Framing Paul: An Epistolary Biography

Framing Paul: An Epistolary Biography

Framing Paul: An Epistolary Biography

Framing Paul: An Epistolary Biography

Synopsis

All historical work on Paul presupposes a story concerning the composition of his letters -- which ones he actually wrote, how many pieces they might originally have consisted of, when he wrote them, where from, and why. But the answers given to these questions are often derived in dubious ways.

In Framing Paul Douglas Campbell reappraises all these issues in rigorous fashion, appealing only to Paul's own epistolary data in order to derive a basic "frame" for the letters on which all subsequent interpretation can be built. Though figuring out the authorship and order of Paul's letters has been thought to be impossible, Campbell's Framing Paul presents a cogent solution to the puzzle.

Excerpt

The origins of this project lie — as is often the case — with some of my teachers in graduate school. Richard Longenecker was writing his excellent commentary on Galatians (1990) when I was in the program at the University of Toronto in the late ’80s, and his students were intimately familiar with his extensive defense of the “South Galatian” hypothesis. (The book-length introduction was circulating in manuscript.) But, rather unusually, this defense was crafted in conversation with the views of his colleague in the Toronto School of Theology, and one of our other teachers, John Hurd, from whom Longenecker always encouraged his students to learn. Thus, we were all familiar with John Knox’s arguments, along with Hurd’s (1983 [1965]) superb development of his views in specific relation to 1 Corinthians. Peter Richardson also was interested in biographical issues and brought a fertile mind to any such discussions. So biographical issues were vigorously in play at Toronto in relation to the study of Paul. Then I had a stroke of luck.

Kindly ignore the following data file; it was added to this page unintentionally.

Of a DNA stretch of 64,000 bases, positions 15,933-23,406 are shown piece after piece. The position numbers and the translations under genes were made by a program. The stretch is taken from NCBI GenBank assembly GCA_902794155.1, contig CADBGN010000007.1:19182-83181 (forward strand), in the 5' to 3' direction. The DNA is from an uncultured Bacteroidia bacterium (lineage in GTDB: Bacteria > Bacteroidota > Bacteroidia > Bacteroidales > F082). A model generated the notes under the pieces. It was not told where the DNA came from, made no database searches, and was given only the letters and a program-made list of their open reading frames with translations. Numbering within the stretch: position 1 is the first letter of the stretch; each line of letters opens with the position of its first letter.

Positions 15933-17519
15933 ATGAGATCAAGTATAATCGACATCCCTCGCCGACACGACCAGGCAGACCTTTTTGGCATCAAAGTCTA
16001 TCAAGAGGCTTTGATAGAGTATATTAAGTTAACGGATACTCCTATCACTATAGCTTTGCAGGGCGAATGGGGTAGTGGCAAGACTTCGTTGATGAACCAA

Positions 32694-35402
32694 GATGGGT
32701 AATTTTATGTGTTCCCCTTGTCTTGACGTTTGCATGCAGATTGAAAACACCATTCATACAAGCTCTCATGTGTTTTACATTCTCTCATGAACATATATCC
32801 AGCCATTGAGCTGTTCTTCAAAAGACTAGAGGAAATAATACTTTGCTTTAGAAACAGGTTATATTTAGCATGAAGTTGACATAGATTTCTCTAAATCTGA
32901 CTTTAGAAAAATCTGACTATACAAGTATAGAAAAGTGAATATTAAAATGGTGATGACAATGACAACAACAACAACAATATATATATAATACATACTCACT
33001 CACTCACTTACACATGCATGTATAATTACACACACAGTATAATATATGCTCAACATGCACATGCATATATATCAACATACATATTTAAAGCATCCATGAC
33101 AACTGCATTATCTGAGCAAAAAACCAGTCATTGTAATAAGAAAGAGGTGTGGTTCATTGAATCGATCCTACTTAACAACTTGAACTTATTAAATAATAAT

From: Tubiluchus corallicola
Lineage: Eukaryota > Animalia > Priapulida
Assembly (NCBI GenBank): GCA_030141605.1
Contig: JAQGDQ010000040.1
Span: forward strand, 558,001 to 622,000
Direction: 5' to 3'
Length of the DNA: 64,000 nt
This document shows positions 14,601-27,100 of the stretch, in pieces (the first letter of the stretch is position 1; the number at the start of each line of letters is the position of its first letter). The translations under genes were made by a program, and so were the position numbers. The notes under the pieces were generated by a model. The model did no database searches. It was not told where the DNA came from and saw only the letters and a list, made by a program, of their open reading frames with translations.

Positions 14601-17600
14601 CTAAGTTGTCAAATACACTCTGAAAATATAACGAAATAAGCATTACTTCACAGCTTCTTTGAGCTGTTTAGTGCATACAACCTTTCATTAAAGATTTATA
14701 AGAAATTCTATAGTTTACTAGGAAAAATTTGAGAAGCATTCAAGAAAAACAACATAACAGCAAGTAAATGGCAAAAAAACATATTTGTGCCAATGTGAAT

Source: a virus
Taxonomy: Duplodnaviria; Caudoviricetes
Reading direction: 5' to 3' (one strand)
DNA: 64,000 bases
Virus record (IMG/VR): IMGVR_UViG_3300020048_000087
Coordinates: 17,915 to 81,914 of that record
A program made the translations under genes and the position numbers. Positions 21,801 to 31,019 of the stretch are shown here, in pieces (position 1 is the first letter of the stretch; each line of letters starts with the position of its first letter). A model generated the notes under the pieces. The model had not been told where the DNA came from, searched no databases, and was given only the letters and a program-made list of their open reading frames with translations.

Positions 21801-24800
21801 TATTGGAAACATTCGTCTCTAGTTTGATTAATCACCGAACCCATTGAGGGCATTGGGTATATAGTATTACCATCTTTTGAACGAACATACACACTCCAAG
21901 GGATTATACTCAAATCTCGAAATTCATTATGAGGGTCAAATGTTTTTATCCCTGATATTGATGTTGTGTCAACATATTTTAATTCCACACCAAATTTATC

The external examiner for my doctoral thesis on Romans 3:21-26, Robert Jewett, recruited because of his expertise in Romans (as seen eventually in his magisterial 2007 commentary), was also, fortuitously, a biographical and chronological expert (1979). and of all these senior figures, it was Jewett who subsequently mentored me through my first post, in the Department of Religion at the University of Otago, facilitating numerous conversations at sbl to the benefit and great appreciation of an unimportant lecturer from Dunedin, New Zealand. By this time, a number of things had become apparent to me.

It was clear that most Pauline scholars were continuing to work with either an Acts-based chronology that had serious problems or with a muddled approach that switched between Acts- based and epistolary systems essentially opportunistically and hence unjustifiably. Moreover, the field still lacked a con-

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